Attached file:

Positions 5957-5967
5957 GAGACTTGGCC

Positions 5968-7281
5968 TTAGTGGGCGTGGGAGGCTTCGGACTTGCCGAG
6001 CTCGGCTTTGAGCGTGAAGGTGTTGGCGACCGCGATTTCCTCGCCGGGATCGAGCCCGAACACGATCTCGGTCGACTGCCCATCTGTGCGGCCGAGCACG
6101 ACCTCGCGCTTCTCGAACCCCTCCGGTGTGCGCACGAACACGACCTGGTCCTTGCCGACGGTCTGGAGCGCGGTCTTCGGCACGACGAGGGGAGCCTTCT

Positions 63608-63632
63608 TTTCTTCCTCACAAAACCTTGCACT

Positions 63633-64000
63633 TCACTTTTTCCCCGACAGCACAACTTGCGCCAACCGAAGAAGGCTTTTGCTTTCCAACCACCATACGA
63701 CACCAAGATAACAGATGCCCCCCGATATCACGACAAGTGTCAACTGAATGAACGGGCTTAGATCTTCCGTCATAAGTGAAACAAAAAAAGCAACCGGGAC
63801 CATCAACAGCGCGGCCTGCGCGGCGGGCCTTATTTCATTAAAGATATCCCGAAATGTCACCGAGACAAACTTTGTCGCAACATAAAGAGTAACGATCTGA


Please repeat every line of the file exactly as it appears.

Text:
Positions 5957-5967
5957 GAGACTTGGCC

Positions 5968-7281
5968 TTAGTGGGCGTGGGAGGCTTCGGACTTGCCGAG
6001 CTCGGCTTTGAGCGTGAAGGTGTTGGCGACCGCGATTTCCTCGCCGGGATCGAGCCCGAACACGATCTCGGTCGACTGCCCATCTGTGCGGCCGAGCACG
6101 ACCTCGCGCTTCTCGAACCCCTCCGGTGTGCGCACGAACACGACCTGGTCCTTGCCGACGGTCTGGAGCGCGGTCTTCGGCACGACGAGGGGAGCCTTCT

Positions 63608-63632
63608 TTTCTTCCTCACAAAACCTTGCACT

Positions 63633-64000
63633 TCACTTTTTCCCCGACAGCACAACTTGCGCCAACCGAAGAAGGCTTTTGCTTTCCAACCACCATACGA
63701 CACCAAGATAACAGATGCCCCCCGATATCACGACAAGTGTCAACTGAATGAACGGGCTTAGATCTTCCGTCATAAGTGAAACAAAAAAAGCAACCGGGAC
63801 CATCAACAGCGCGGCCTGCGCGGCGGGCCTTATTTCATTAAAGATATCCCGAAATGTCACCGAGACAAACTTTGTCGCAACATAAAGAGTAACGATCTGA